An entire day of testimony was dedicated to the hours that Josh Keadle told investigators what he says happened the night 19-year-old Tyler Thomas disappeared from Peru State College.
On December 8, 2010, Keadle changed his story again. Previously, he told investigators that he’d only seen Thomas wandering around near campus. It was at least the third time he talked to investigators. His story changed when an investigator said they could track both he and Thomas’ cellphones. Keadle claimed he picked up Thomas when he went to smoke weed and she was mad about the fight she had earlier with her friends.
During their time together, he went on to say that she offered to perform a sex act on him if he would take her to Omaha, an offer which he says he didn’t honor after they were finished.
Angry that he wouldn’t drive her, Keadle said Thomas threatened to tell people that he raped her. He said he told her “quit playing” and that she threw her phone at him before exiting the vehicle.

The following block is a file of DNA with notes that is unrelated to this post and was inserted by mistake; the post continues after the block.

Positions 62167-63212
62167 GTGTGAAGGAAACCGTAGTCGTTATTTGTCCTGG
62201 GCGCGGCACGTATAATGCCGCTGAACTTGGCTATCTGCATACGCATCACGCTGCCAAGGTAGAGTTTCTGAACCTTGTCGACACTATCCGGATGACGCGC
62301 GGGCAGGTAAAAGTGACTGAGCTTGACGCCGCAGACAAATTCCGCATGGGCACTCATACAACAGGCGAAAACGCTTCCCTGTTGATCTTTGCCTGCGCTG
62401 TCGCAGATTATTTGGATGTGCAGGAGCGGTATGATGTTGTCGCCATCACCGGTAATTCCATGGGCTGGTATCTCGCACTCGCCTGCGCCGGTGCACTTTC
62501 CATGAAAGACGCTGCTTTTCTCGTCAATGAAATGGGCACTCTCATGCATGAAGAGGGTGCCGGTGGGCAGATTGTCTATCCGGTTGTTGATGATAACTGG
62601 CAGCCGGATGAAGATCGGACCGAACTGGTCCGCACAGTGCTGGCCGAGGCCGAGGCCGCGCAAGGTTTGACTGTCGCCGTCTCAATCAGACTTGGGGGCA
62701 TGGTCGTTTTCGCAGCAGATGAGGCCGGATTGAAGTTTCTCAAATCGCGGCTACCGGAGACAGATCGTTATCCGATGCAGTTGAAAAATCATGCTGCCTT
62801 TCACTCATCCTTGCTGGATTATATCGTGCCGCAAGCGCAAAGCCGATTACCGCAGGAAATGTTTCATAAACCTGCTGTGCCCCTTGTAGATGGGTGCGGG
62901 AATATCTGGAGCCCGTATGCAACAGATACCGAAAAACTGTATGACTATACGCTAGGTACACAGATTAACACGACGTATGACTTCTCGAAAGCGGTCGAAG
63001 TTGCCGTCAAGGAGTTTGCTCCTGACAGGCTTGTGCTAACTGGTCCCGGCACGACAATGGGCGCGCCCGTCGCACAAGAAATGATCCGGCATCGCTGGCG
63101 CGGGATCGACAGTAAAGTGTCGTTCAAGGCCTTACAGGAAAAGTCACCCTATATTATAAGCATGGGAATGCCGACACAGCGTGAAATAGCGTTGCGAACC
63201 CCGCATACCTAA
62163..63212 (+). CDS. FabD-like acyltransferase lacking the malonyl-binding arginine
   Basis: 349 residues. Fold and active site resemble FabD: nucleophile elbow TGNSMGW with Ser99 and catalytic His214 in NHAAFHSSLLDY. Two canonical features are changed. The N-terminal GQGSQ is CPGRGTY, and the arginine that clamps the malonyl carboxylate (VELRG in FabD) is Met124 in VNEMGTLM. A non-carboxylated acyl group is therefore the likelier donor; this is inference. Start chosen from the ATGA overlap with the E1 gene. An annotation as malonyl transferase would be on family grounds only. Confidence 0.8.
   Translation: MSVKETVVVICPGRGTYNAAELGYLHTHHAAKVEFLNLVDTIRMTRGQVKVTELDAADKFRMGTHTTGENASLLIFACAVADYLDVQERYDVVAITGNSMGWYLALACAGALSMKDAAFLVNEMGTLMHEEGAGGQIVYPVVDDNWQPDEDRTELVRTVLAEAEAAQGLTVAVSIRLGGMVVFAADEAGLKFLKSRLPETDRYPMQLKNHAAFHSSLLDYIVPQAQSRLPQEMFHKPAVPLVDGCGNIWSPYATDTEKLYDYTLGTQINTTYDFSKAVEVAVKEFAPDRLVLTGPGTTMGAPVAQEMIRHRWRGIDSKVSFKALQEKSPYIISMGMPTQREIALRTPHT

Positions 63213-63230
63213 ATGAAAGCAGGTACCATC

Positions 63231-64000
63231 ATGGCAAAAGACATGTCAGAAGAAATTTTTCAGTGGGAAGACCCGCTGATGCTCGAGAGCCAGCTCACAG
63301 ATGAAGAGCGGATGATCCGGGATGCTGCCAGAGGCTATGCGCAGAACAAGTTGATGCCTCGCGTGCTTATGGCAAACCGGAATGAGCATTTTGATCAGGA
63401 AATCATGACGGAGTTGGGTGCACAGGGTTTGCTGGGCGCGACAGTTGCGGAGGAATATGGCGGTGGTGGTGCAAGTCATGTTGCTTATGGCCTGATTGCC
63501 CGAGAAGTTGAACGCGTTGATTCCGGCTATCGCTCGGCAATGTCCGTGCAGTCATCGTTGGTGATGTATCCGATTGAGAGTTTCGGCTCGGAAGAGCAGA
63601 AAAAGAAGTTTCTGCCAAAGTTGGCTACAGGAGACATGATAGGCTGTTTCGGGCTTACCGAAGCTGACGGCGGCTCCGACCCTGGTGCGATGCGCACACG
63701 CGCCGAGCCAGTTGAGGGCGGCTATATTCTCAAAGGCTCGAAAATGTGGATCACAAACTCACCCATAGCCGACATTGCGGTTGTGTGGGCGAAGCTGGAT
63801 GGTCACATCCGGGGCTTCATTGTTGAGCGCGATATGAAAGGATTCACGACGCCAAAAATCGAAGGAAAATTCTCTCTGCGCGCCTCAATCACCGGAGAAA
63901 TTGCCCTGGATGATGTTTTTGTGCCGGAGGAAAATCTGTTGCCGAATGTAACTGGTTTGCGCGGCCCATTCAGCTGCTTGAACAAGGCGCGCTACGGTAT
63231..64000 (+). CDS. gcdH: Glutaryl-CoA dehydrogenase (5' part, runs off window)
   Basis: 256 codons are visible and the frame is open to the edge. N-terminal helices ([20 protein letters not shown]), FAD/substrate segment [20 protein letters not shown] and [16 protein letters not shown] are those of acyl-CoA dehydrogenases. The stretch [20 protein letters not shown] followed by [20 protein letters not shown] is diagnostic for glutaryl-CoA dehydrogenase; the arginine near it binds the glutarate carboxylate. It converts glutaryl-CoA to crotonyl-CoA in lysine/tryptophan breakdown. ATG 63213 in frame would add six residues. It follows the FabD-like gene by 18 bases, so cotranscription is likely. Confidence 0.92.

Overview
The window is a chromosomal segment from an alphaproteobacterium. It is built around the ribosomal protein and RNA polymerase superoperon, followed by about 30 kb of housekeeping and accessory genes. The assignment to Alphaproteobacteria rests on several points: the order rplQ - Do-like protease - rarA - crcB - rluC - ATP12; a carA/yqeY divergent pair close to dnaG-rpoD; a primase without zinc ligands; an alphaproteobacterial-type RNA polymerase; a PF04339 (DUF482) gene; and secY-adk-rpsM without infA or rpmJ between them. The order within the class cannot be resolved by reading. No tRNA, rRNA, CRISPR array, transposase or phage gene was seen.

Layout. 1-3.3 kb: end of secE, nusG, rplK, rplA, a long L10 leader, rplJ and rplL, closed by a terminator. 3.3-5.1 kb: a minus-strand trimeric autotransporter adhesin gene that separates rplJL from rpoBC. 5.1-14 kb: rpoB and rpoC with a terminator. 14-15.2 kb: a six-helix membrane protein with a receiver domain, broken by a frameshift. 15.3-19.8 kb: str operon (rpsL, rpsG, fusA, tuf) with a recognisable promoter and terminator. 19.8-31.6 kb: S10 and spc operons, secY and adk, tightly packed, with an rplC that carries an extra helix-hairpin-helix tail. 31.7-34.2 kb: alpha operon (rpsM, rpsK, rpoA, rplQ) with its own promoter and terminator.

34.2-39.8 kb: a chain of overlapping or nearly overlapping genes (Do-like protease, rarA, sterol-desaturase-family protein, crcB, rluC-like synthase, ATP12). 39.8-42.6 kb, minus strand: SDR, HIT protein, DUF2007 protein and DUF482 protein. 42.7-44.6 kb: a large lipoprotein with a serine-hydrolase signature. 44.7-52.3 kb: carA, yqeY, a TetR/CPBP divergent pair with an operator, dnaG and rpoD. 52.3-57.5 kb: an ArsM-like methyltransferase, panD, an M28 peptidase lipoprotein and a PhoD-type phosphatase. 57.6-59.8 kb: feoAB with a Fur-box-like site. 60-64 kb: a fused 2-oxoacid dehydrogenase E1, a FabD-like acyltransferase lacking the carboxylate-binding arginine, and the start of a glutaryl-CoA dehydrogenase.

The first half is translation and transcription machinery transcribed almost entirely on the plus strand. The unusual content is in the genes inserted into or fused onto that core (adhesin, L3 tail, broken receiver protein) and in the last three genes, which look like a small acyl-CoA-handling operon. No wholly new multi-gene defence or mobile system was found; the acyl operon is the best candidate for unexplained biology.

The interview continued down at the river bank, where Keadle walked investigators through the events of that night.
“I almost wish I would’ve physically put her in the car and faced whatever she said I did,” Keadle’s recorded voice said. “Somebody else going down the road could’ve seen her walking and (expletive) took her. She was drunk, maybe she fell down somewhere and broke her leg and (expletive) froze to death.”
The defense argued there was no DNA left behind by Thomas down by the river and that Keadle’s footprints were not identified in the area either. Investigators testified they combed through Keadle’s vehicle very thoroughly and they were unable to find any evidence for his criminal case.
Defense attorneys say Keadle’s story adds up and his willingness to answer questions shows that. Prosecutors say he can’t be trusted since his story changed.
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